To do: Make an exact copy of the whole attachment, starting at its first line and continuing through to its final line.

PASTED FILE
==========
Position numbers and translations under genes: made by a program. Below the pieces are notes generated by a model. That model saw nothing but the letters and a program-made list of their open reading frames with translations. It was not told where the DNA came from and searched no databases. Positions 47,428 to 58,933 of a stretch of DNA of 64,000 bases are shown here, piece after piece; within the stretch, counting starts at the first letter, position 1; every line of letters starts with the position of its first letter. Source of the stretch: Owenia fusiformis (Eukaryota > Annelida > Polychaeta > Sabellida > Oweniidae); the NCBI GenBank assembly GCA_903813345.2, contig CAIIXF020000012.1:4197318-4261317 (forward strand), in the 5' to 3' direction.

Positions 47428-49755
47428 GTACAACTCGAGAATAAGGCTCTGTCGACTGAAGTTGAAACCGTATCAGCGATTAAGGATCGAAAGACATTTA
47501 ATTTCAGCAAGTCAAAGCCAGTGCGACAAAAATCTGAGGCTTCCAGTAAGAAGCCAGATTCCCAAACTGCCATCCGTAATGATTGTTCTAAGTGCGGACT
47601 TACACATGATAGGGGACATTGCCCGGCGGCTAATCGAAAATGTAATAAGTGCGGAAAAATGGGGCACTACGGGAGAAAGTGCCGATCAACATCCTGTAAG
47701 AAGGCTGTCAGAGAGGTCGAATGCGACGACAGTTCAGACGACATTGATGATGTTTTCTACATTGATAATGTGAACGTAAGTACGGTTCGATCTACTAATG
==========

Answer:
Position numbers and translations under genes: made by a program. Below the pieces are notes generated by a model. That model saw nothing but the letters and a program-made list of their open reading frames with translations. It was not told where the DNA came from and searched no databases. Positions 47,428 to 58,933 of a stretch of DNA of 64,000 bases are shown here, piece after piece; within the stretch, counting starts at the first letter, position 1; every line of letters starts with the position of its first letter. Source of the stretch: Owenia fusiformis (Eukaryota > Annelida > Polychaeta > Sabellida > Oweniidae); the NCBI GenBank assembly GCA_903813345.2, contig CAIIXF020000012.1:4197318-4261317 (forward strand), in the 5' to 3' direction.

Positions 47428-49755
47428 GTACAACTCGAGAATAAGGCTCTGTCGACTGAAGTTGAAACCGTATCAGCGATTAAGGATCGAAAGACATTTA
47501 ATTTCAGCAAGTCAAAGCCAGTGCGACAAAAATCTGAGGCTTCCAGTAAGAAGCCAGATTCCCAAACTGCCATCCGTAATGATTGTTCTAAGTGCGGACT
47601 TACACATGATAGGGGACATTGCCCGGCGGCTAATCGAAAATGTAATAAGTGCGGAAAAATGGGGCACTACGGGAGAAAGTGCCGATCAACATCCTGTAAG
47701 AAGGCTGTCAGAGAGGTCGAATGCGACGACAGTTCAGACGACATTGATGATGTTTTCTACATTGATAATGTGAACGTAAGTACGGTTCGATCTACTAATG